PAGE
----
Originally created 10/02/00

Companies vie for high-profile pitchmen

Golf-ball makers continued to compete for champions last month.

Titleist lost Tiger Woods to Nike and Colin Montgomerie to Callaway. But Titleist was able to convince Davis Love III to stick with the brand he grew up using.

There were rumors that Mr. Love might be in love with another brand.

While it is common for companies to change their pitchmen, endorsements do mean a lot to companies, said local marketer Mark Alison of Alison & Associates.

The public has come to expect it.

"People who are loyal to a professional will buy the product because it has that professional's name on it," Mr. Alison said. "Rarely does a person stay a main spokesperson very long."

Titleist, owned by Fortune Brands' Acushnet Co., praised the seventh-best ranked golfer in the world after it signed him up, calling him "instrumental" in the success of its ball.

Mr. Love decided to stay with Titleist until 2010, when his contract expires, despite talk that he, too, might switch to Nike.

Titleist Chairman and Chief Executive Officer Wally Uihlein told Golf World Business that the company is at war with other golf-ball makers and is not backing off.

Later that month, Titleist announced it also signed Sweden-native Jesper Parnevik until 2003. He has used Titleist balls and FootJoy - another Fortune Brands name - shoes since turning pro in 1986.

He is the ninth-ranked golfer in the world.

Callaway Golf announced it is shipping its ball - the Rule 35 - to Japan. The ball became available in the United States on Feb. 4 and in Europe in May. Callaway claims more than 70 touring professionals have switched to the new ball since it was released, and it expects strong sales in the Far East.

In other news:

Titleist touted its Scotty Cameron putters as precision instruments offering a new Mil-Spec line. The new putter comes in a wide range of specs and options and has a suggested retail price of $275.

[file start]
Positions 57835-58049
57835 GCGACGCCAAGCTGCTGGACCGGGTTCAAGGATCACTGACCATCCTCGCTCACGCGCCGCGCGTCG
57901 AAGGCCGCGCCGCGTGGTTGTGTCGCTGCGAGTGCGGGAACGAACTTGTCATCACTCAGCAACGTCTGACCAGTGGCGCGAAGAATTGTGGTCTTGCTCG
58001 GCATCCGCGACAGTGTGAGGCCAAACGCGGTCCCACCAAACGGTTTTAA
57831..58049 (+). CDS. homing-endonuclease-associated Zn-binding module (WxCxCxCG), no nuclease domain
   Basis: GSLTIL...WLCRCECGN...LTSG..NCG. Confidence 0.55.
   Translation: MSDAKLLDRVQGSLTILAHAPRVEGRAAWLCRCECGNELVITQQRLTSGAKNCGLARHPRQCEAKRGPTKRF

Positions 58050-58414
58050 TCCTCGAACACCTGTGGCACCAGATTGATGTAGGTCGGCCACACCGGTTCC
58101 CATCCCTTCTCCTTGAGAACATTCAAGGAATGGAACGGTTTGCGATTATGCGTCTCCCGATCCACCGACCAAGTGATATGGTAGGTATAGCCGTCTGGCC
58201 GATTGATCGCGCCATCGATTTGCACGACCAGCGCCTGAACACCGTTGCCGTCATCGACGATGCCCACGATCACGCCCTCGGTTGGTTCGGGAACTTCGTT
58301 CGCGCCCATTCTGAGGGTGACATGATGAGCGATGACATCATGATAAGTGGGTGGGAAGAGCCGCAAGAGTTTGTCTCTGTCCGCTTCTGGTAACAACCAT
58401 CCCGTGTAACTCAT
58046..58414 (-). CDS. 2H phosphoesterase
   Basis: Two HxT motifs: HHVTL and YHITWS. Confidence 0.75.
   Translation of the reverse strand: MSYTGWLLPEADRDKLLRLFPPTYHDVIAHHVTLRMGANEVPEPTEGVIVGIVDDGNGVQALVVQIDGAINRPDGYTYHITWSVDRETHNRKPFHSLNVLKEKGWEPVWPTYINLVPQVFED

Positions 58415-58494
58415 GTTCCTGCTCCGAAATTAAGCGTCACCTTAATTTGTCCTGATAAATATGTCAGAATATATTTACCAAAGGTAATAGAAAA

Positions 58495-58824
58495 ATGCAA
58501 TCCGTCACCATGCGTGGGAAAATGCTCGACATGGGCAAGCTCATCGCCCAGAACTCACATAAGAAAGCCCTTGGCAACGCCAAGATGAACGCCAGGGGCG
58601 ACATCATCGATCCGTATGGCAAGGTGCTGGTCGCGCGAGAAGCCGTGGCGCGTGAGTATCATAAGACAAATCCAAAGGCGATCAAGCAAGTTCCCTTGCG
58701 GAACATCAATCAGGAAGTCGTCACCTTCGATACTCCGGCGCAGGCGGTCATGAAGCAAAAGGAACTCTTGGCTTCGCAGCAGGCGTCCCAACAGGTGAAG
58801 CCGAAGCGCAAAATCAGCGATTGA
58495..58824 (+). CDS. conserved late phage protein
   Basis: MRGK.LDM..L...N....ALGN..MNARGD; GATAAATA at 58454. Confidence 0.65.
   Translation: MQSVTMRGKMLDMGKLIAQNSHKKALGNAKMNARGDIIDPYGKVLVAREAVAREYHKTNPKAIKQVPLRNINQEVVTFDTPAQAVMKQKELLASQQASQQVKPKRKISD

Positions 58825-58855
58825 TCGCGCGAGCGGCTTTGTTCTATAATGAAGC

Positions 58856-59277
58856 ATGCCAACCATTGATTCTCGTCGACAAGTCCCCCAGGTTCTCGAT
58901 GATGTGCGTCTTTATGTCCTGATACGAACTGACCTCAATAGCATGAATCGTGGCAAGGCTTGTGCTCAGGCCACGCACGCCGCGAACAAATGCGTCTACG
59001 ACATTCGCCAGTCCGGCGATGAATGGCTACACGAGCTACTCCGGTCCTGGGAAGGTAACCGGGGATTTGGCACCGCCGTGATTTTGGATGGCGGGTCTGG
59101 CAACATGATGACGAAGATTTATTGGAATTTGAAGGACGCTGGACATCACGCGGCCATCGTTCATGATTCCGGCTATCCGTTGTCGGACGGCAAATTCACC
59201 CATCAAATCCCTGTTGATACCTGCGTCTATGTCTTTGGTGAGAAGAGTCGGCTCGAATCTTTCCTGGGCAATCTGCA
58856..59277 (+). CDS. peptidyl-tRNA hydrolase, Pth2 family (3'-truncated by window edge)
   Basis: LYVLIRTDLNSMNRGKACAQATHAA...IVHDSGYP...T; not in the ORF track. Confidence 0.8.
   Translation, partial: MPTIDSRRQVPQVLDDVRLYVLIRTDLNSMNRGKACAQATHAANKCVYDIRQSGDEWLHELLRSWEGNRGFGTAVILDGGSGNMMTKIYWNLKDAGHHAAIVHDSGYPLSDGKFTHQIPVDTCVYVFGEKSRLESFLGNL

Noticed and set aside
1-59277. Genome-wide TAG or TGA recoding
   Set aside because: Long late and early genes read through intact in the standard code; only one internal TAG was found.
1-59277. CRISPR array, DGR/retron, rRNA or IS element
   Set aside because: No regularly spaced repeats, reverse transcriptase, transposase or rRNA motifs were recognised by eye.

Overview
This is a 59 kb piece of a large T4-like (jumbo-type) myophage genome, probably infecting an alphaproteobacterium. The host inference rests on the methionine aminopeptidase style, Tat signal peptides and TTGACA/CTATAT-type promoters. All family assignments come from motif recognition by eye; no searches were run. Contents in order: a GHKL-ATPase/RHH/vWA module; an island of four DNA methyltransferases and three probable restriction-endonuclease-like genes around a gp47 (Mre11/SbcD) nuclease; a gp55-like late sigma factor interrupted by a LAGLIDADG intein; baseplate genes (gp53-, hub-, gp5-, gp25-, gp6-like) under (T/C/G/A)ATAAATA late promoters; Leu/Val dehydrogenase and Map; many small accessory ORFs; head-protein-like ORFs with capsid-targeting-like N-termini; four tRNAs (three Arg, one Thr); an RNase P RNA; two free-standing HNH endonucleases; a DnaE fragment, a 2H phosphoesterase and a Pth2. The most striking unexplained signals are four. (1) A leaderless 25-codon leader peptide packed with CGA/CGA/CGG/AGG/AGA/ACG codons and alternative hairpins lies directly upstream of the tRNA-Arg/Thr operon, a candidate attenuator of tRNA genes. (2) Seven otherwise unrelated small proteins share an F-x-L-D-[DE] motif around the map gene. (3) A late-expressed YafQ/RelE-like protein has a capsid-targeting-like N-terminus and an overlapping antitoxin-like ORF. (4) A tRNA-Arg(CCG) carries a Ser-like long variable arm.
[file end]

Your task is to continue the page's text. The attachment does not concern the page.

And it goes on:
TearDrop Golf Co. also unveiled a new putter - the TD Select. Its suggested retail price is $140. It is made with stainless steel and uses a dimple pattern on the face.

Aldila Inc., the Poway, Calif.-based graphite golf shaft maker, hit a 52-week stock price high in mid-September. The company announced it would release new graphite wood and iron shafts - the HM 2000 Tour. It also posted strong second quarter earnings.

Sales increased 35 percent to $17.1 million from $12.6 million from the second quarter in 1999. Income rose to $1.7 million, or 10 cents per diluted share, compared with a loss of $72,000, or less than 1 cent per share, in the same quarter a year ago.

National Golf Properties Inc., a real estate investment trust that owns nearly 150 golf courses, said it planned to sell Goshen Plantation, an 18-hole course in Augusta. The asking price was $3.2 million.

The company is selling the 30-year-old course, along with 10 others, to concentrate on areas where the company owns multiple courses.

Adams Golf, based in Plano, Texas, announced it is teaming with The Fletcher Group of Quebec, Canada, to distribute the company's golf clubs in Canada.

Textron's locally based Golf, Turf & Specialty Products division announced an alliance with ProLink, the inventor of the GPS golf course information management systems. ProLink will sell systems through the E-Z-Go branches.

Reach Frank Witsil at 823-3352.


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